The One Belt, One Road summit, held in Beijing on May 14–15, was supposed to be a celebration of China’s major Eurasian developmental initiative (Xinhua, May 16). But at least to outsiders, it may not have turned out this way. European reservations hindered the acceptance of an agreed communiqué. And in the week before the summit, many Western articles demonstrated that China, despite promises of enormous investment, had in fact actually offered little to recipients. Meanwhile, India refused to attend (The Times of India, May 16). These facts made the appearance by Russian President Vladimir Putin at the summit all the more interesting.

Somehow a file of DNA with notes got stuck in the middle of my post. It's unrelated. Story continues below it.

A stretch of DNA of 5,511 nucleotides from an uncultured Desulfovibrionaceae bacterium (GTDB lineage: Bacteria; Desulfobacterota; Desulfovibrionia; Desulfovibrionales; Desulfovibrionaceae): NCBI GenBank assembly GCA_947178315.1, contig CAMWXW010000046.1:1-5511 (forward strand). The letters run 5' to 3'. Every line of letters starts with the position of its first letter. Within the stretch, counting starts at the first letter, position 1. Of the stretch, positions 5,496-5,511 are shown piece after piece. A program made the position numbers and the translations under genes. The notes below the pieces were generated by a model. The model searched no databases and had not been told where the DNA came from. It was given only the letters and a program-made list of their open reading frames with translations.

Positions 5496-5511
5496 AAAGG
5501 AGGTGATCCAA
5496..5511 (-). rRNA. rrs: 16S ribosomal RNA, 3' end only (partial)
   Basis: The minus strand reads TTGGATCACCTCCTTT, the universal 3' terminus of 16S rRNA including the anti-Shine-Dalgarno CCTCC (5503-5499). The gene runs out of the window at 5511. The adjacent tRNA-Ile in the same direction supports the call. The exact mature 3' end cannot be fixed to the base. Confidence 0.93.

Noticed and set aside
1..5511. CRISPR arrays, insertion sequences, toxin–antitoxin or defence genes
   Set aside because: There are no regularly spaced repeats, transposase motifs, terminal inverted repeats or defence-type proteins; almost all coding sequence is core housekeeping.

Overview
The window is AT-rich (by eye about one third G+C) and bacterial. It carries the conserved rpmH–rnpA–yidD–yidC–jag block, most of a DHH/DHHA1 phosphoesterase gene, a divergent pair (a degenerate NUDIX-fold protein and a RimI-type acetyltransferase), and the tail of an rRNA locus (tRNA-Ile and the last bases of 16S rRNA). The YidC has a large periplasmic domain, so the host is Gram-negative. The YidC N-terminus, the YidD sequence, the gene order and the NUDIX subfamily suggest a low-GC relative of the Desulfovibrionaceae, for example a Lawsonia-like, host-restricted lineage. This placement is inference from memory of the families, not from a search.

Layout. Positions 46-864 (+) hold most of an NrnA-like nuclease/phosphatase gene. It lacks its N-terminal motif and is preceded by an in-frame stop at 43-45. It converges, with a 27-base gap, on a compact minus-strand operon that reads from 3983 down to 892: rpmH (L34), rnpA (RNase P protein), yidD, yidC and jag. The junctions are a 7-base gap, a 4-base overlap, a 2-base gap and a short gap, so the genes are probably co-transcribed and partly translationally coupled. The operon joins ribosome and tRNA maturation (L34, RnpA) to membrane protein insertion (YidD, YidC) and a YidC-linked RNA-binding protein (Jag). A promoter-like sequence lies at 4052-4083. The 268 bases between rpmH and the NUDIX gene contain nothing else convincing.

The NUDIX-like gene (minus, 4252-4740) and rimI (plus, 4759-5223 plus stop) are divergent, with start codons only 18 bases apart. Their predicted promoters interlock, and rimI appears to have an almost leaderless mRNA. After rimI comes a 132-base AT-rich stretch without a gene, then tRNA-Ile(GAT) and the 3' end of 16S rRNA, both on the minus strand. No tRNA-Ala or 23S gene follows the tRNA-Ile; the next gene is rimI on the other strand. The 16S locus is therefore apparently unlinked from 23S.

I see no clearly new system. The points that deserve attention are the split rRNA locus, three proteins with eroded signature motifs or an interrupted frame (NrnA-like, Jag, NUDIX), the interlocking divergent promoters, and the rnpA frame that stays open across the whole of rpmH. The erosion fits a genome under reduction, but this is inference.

In general, Russo-Chinese relations have become an analytic football, with numerous observers in the United States, Russia, Europe and China all trying to determine its precise extent and its economic dimensions. Putin’s statements in Beijing this week will not contribute to dispelling this conundrum. On the one hand, Putin, as he has habitually done, dismissed claims that Russia should fear China’s economic advances or that Beijing was turning Russia into a “resource appendage” to China. In his speech to the summit, the Russian leader announced his support in general terms for the Belt and Road Initiative (BRI), but also used the occasion to frame that support within his larger vision for giant Eurasian integration schemes from Lisbon to Vladivostok. Putin also invoked Russia’s traditional ambition for grand Asian projects, even though most of the projects that Moscow has touted as evidence of its interest in and aspirations for Asia were never completed. In other words, Putin tried, at least rhetorically, to shift the emphasis to Russia’s priorities regarding Eurasian and Asian integration programs and Russia’s developmental programs for the Arctic—which are increasingly tied to Asian energy and economic futures (Kremlin.ru, May 15; see EDM, April 7).